The title is a quote from the bible, how did this come about?
Originally that wasn’t going to be the title of the book. I had some other ridiculous thing that didn’t really sit well with me but I kind of just kept it there until something better came along. When I came across that quote, I kept turning it over and over in my head and I realized that it would work perfectly for the story. I purposely dropped the word “God” from it – for reasons that are in the story – and what was left was a quote I thought would work on many different levels – the idea of someone who is striving to be himself, one who’s constantly trying to reassure himself that he is okay. It also worked in a different way regarding the other characters in the story: Tommy feeling “God-like” as he spirals further and further into violence; the sense of comfort that Nico’s dad gets as he tries to cope with the loss of his wife, etc. It can apply to just about every character in the story in different ways.
How much of the novel is autobiographical?
Not as much as one would probably think. I was a lot like Nico in a lot of ways – small, shy, angry with the world, rebellious, etc, but aren’t a lot of teenagers that way? I drew from my own experiences as being an “outsider” in those years and gave that to Nico but there are differences too. I didn’t look as extreme as he does, for one, and there are things he does that I wouldn’t have done and vice versa. But there is a lot drawn from my teenage years: the high school the kids go to, the junior high Giovanna goes to, the teachers, the dean, the church, the parks, etc, although most of them are never specifically named. Even some of the other kids in the story were loosely based on people I actually knew. Even some of the events that happen actually happened as well.
The story itself is purely fictional, of course. But I tried to capture that time period – as it was in my neighborhood in Queens, New York and the Lower East Side in late 1982. And some of the other things are quite factual as well – little things like the teams playing in the ball games, what was on TV at a particular time and particular night – even the weather was 100% accurate for September 1982. The internet makes all those little details so easy to verify. You can find just about anything if you know what you’re looking for. That’s why I always say that writers should utilize the internet and not shun it as a distraction when writing fiction.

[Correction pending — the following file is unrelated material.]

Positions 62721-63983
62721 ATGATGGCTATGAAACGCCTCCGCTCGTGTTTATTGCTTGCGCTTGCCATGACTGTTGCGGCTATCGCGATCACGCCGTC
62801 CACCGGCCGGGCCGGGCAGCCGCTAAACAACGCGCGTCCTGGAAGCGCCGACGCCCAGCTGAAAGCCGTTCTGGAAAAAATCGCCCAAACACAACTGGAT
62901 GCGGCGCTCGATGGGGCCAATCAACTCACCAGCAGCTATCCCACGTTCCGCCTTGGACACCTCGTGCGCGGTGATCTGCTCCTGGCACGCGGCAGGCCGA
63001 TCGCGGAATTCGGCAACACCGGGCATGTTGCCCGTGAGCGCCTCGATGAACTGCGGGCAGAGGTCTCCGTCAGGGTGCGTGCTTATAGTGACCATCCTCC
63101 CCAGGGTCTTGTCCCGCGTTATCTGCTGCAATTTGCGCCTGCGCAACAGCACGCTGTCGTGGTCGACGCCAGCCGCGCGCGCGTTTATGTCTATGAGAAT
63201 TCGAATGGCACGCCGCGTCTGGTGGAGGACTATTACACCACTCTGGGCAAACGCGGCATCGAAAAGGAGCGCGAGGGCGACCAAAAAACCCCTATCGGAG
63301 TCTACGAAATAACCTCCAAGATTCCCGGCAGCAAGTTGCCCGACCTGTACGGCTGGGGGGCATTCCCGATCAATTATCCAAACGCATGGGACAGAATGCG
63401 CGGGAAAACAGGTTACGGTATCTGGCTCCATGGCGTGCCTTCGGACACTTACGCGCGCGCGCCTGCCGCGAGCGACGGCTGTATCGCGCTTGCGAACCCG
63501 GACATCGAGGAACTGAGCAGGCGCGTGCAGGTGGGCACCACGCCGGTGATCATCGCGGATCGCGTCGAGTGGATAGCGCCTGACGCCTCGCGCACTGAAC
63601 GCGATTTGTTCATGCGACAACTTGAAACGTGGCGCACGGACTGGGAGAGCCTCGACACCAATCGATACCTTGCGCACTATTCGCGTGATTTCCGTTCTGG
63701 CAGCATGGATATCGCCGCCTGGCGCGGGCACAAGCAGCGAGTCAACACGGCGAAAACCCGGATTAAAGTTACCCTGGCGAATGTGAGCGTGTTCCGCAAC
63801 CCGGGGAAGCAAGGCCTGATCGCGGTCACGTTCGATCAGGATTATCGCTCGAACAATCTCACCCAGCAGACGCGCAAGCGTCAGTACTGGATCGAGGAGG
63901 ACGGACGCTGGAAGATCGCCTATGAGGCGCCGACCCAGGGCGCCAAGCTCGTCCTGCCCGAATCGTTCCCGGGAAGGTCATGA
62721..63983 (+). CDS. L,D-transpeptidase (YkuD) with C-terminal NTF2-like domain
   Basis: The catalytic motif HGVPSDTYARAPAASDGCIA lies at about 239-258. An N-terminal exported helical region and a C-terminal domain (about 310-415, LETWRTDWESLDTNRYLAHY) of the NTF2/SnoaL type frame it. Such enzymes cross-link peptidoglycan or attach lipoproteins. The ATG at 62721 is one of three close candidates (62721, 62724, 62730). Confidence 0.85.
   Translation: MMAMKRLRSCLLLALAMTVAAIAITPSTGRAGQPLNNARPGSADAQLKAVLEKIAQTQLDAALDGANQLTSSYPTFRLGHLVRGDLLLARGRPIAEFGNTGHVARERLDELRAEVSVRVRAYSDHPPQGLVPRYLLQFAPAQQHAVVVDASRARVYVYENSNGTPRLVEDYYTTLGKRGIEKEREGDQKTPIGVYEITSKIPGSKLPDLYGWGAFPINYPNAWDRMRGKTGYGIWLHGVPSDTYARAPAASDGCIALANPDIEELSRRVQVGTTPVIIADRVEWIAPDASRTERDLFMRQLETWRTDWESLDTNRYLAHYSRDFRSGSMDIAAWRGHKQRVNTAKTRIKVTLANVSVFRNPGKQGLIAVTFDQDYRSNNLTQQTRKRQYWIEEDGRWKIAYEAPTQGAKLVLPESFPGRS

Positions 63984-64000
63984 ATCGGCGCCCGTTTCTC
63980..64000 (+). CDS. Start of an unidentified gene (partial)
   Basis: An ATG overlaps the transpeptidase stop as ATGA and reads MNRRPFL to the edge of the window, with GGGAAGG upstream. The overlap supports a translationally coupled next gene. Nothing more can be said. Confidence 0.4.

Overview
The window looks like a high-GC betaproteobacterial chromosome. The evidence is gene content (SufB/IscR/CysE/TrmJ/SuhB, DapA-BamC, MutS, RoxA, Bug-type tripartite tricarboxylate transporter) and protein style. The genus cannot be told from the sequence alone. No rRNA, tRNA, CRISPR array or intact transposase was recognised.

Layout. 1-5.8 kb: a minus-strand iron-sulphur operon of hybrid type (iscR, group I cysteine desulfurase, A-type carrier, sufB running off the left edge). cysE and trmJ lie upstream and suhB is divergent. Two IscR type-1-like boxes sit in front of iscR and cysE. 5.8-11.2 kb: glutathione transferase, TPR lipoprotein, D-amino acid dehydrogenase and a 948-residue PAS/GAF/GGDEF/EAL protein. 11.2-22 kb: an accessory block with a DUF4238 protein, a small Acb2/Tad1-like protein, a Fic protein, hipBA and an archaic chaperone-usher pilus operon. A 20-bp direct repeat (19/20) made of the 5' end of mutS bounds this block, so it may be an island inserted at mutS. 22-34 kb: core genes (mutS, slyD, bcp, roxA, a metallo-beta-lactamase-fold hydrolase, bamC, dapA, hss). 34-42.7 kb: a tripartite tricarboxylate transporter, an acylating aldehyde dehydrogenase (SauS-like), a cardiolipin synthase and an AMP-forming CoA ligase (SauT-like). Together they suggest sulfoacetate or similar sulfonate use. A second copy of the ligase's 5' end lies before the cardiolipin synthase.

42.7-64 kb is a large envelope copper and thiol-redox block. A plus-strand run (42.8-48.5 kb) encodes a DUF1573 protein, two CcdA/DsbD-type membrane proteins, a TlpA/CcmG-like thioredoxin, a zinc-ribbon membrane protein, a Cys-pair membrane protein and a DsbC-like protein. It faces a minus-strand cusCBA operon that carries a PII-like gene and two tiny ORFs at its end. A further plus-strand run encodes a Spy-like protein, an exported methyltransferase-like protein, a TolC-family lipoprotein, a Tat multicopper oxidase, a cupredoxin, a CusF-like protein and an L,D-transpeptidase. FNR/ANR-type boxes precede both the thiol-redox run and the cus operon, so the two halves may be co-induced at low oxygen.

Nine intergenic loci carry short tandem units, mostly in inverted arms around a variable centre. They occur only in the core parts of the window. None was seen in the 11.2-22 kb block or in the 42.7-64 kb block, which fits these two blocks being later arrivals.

Will people who were around in New York during this period recognize the places you have written about?
Not around New York generally but a particular area in Queens specifically, I think. Although I never name the high school, the junior high school, anyone who lived in my area of Queens would definitely be able to figure it out. Probably because other areas are specifically mentioned – street names, etc. But I made it a point to not quite identify exactly where Nico’s family lived. It’s actually an amalgam of two different neighborhoods near where I grew up – a sort of fictional blend of the two. The scenes in the Lower East Side are exactly how it was back at that time – down to the last detail as far as I can remember it. I also wanted to keep it as general as I could so that one didn’t have to be from that area to be able to relate to it.
Did you intentionally pick certain plotlines that you knew would be as relevant today as the time period the story is set in?
Not at all. I wanted it to be purely late 1982 and I had to wrack my brain for a while to remember how things were and not get too nostalgic about it. I wanted to try to portray things just as they were at the time. The things that everyone does in this story, kids actually did things like that around where I grew up. The plotlines evolved as I was writing the story. A lot of it wasn’t planned out at all. In fact, what it started out to be was something completely different to how it eventually turned out. I just went with it and see where it would take me.
The younger characters’ stories are timeless; the outsiders, the bullies, drugs, sex, music and also the death of a parent to deal. Did you try to encompass most of the issues kids go through within this small group of teens?